In May 2018 a male calf was born in our Reindeer Enclosure. His mother Ladybird was happy and attentive. He would later be called Bond. He and his mother left the enclosure a few weeks later bound for the tops of the hills and away from the heat of the coming summer.
The pair was seen together a few times in the summer. Bond was progressing fine and enjoying being a calf in the Cairngorms.
In the autumn, as always the reindeer came down from the tops of mountains to the lower pastures. I was out looking for them one morning and spotted a large group up on the ski road. I led them down towards the Allt Mor and over Utsi’s Bridge keeping them interested all along with a bag of treats. This time of year we are always keen to see how the calves have got on so I was checking the group for any calves. I spied just one in this group, very small and without any antlers. Usually a calf will have grown a small set of antlers in their first summer. While I walk I try and identify the calf’s mother, but it’s not obvious which female is his mother! He darts around the whole group and gets bunted away by several females. Where is his mother? By a process of elimination we identify him as Bond and indeed his mother Ladybird in missing. It is very rare for a four month old calf to be without its mother. He was very small for his age but he was in perfect health. We thought he must have been without his mother’s milk for some time. Reindeer calves are extremely hardy and are capable of grazing as soon as a few weeks after birth.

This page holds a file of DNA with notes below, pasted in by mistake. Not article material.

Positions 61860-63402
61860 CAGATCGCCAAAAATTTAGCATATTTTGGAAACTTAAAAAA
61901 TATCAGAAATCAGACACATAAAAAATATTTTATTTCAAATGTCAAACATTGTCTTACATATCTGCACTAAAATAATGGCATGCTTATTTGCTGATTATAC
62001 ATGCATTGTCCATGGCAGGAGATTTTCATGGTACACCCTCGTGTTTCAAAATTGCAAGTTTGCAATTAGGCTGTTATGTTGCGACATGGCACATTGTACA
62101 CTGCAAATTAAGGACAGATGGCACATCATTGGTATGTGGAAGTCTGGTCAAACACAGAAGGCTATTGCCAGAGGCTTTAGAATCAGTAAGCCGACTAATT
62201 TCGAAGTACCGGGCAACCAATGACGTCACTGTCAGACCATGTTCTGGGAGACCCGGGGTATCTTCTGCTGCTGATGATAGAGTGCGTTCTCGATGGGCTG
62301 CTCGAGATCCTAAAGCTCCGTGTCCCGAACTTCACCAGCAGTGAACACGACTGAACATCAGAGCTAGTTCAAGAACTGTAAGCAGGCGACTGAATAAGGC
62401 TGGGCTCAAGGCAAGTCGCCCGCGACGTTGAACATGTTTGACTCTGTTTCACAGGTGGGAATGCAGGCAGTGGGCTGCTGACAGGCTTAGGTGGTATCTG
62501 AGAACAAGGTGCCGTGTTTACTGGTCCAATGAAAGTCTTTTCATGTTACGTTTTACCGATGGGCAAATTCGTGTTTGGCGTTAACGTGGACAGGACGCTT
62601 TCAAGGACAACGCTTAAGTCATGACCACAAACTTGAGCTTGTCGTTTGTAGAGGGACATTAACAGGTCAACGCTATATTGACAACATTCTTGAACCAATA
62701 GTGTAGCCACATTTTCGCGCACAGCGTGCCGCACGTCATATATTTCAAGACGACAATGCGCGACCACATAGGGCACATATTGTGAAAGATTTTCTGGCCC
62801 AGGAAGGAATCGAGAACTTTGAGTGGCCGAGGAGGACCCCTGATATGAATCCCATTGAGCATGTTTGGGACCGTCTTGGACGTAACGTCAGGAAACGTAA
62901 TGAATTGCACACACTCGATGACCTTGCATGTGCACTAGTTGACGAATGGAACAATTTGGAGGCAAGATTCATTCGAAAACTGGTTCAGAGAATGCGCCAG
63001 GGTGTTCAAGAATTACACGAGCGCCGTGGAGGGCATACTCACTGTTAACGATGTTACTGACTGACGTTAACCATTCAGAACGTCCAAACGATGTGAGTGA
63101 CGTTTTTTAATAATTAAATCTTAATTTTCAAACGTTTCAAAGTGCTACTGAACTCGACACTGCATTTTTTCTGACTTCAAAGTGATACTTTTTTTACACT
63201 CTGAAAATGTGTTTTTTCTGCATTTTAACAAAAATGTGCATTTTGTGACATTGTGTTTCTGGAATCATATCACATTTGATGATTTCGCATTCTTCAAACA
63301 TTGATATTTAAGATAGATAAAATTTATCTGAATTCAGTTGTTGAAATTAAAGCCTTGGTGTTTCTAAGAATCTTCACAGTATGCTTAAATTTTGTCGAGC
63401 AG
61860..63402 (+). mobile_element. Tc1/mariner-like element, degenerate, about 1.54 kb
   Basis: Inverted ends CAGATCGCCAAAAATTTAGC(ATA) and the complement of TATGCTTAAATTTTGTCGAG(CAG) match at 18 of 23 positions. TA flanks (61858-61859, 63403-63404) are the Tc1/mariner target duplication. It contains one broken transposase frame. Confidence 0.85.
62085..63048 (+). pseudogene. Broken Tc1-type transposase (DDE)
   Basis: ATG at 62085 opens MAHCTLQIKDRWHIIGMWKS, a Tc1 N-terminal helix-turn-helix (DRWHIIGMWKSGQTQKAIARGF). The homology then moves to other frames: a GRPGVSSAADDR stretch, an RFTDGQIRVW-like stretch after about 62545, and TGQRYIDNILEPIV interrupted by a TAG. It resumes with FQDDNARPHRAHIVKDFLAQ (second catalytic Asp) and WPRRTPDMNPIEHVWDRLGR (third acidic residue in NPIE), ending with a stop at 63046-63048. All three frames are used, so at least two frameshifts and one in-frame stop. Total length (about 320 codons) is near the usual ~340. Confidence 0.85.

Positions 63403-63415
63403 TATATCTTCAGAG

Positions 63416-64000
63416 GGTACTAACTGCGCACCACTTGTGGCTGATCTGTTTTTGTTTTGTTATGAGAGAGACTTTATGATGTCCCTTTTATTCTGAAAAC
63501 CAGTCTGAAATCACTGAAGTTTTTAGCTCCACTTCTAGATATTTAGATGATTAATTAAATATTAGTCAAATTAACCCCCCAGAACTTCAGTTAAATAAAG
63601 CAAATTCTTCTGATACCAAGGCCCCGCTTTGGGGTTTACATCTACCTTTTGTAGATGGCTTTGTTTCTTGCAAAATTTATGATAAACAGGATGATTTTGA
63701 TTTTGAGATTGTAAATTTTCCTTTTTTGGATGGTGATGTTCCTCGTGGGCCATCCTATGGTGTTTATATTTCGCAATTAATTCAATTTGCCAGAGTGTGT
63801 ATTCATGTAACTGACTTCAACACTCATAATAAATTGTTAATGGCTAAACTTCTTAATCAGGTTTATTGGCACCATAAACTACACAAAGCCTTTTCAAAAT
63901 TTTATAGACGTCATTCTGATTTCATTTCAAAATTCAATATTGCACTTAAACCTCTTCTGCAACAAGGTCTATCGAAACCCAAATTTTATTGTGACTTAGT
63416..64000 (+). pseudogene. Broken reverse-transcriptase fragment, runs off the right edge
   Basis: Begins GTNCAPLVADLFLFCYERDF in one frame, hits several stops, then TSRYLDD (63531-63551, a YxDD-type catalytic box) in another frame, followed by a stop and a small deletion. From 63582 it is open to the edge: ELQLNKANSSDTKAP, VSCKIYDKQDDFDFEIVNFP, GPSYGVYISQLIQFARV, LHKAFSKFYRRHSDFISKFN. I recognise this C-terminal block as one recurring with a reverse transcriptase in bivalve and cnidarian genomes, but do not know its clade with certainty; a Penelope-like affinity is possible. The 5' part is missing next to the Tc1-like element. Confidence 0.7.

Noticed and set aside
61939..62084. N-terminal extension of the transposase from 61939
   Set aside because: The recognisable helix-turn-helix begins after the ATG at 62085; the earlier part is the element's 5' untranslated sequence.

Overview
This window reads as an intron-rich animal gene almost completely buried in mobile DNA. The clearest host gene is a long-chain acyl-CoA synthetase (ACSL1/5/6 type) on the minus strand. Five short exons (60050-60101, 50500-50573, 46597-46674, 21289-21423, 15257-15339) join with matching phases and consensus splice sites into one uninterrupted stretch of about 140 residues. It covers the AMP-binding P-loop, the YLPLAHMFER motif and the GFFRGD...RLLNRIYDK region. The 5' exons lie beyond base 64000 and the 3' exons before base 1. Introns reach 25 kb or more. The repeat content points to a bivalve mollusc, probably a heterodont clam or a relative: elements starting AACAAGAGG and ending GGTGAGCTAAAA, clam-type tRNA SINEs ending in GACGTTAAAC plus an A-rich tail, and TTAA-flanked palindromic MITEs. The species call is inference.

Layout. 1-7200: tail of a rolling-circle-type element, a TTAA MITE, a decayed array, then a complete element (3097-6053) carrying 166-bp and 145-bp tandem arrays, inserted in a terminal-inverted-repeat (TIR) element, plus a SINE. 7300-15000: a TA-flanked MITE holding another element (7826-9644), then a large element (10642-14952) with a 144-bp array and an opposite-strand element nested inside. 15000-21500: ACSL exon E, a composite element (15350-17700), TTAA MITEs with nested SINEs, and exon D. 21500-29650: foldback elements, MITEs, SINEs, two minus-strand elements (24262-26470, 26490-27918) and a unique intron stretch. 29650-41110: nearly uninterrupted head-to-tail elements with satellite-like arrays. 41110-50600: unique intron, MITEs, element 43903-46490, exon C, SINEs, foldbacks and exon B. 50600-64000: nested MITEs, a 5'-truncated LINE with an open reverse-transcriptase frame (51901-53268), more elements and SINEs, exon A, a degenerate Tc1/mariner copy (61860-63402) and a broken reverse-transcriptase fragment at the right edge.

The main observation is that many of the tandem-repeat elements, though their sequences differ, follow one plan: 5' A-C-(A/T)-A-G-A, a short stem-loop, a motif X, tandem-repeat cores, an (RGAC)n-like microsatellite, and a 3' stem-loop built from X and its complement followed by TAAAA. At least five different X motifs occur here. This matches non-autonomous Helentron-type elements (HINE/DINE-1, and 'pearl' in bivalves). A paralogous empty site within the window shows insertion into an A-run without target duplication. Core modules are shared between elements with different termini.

Weeks passed and we began to fear the worst about the whereabouts of Ladybird. Until one morning I was out again and spied a group and was relieved to see Ladybird amongst them. I had images like in the movies of long lost relatives reunited but it was not to be. There was no embrace, no high fives. They were often in the same group but would not stick tightly together like other cows and calves. Bond had ‘roughed it’ on his own and that was how it was going to stay. Ladybird’s milk had dried out so their bond was broken.
Bond is still smaller than the other calves but makes up for it in gusto. He is often one for the first to kick at the bag of feed, but does so gently. I think to make it on your own you must be stoic and gentle if at times a little pushy.
We think around August Bond and Ladybird must have become separated. Dogs can sometimes chase our reindeer and can force a group to split. We are looking forward to watching Bond’s progress and Ladybird is doing fine also.